Copyright © 2020 Albuquerque Journal
SANTA FE – Count Rio Arriba among the New Mexico counties seeing huge and fast increases in COVID-19 cases.
Two large influxes of cases have seen Rio Arriba’s total case count jump by 60% in just five days to a total of 251. The sparsely populated county has more cases per 100,000 residents than Bernalillo, Santa Fe and Lea counties.
“We have an outbreak in Rio Arriba County,” county Health and Human Services Director Lauren Reichelt said Tuesday.
About two-thirds of the county’s cases come from the Jicarilla Apache Nation, a large reservation located in Rio Arriba’s western half and bordering Colorado.
Many tribal reservations and pueblos in New Mexico have seen outbreaks of COVID-19 since the start of the pandemic. As of Tuesday, Native Americans comprised 40% of the state’s case total, though they make up just 11% of the state’s population.
According to data collected by the Nation, of 4,600 tests, 177 people have tested positive. While its population is around 4,000, Jennifer Muskrat-Velarde, a local resident and former candidate for Nation president, said on Facebook it is unclear if test numbers include non-tribal members who work for the Nation.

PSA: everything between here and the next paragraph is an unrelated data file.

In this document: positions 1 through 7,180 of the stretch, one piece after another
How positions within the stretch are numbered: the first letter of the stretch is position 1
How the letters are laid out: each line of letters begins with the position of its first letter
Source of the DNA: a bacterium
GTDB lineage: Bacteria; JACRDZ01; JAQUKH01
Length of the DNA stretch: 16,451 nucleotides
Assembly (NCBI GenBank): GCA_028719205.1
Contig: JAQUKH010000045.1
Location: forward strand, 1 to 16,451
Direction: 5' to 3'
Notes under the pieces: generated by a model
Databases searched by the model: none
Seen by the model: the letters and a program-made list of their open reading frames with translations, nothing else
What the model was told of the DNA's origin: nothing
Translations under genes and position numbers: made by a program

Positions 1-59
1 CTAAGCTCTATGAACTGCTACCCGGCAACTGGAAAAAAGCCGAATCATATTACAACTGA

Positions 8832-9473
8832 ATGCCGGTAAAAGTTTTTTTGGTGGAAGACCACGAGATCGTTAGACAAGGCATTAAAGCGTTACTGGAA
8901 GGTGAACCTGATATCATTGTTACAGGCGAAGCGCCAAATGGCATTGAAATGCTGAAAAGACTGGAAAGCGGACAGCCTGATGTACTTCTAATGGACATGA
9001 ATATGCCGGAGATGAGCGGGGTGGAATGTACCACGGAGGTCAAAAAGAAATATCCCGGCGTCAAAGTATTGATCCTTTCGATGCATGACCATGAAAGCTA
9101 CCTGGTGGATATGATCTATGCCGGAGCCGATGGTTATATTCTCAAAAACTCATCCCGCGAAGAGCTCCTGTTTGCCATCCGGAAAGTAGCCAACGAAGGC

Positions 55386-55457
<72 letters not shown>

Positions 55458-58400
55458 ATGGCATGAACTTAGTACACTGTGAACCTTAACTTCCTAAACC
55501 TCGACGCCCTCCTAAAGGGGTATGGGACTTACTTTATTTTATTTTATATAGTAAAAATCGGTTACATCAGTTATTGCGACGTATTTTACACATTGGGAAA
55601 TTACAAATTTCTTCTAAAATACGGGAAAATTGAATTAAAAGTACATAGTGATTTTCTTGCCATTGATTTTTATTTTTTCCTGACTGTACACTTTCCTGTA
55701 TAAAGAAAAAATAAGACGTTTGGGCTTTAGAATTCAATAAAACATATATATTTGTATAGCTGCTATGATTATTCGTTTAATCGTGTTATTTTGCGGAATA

She said employees for the Nation have been tested multiple times each.
Muskrat-Velarde also said in a Facebook Live post that, while the Nation has implemented a curfew, it can be difficult for residents to stay at home when important resources are located far away.
“We’re in the middle of an FDA-defined food desert,” she said. “We have to travel to all these hotspots.”
Reichelt said she has held meetings with Española Presbyterian Hospital and the state Department of Health about establishing a pop-up hospital on the Jicarilla Apache Nation, but no plans have been developed yet.
Sixteen tribal members are currently hospitalized and County Manager Tomas Campos said many of them have to make the 90-minute trip to the hospital in Farmington.
Jicarilla Apache President Derrell Paiz did not return requests for comment.